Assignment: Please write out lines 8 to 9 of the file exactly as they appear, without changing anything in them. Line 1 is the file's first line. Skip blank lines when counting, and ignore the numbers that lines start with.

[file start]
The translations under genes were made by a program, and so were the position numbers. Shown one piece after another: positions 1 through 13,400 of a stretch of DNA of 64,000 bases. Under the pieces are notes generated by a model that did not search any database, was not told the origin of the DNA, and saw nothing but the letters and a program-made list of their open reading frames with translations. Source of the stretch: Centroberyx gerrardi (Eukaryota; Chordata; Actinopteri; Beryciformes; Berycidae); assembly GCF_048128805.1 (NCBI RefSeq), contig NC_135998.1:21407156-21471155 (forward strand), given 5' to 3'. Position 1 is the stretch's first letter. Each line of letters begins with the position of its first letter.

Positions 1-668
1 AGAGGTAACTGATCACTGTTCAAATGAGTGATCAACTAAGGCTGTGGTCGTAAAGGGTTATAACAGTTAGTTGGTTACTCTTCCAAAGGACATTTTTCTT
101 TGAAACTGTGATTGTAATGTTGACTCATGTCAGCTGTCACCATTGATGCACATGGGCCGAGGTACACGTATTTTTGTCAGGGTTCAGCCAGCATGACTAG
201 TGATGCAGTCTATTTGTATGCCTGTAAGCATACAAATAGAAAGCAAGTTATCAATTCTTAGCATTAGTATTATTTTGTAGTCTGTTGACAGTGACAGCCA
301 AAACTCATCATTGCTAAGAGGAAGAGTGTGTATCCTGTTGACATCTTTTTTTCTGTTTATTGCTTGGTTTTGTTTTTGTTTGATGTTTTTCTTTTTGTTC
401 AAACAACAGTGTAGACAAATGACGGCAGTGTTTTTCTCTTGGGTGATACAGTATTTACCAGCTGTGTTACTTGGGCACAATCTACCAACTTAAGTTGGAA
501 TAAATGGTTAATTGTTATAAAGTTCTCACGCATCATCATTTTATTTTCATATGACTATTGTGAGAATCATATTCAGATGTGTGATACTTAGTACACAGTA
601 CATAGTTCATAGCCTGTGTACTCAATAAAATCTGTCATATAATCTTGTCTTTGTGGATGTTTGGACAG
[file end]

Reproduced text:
501 TAAATGGTTAATTGTTATAAAGTTCTCACGCATCATCATTTTATTTTCATATGACTATTGTGAGAATCATATTCAGATGTGTGATACTTAGTACACAGTA
601 CATAGTTCATAGCCTGTGTACTCAATAAAATCTGTCATATAATCTTGTCTTTGTGGATGTTTGGACAG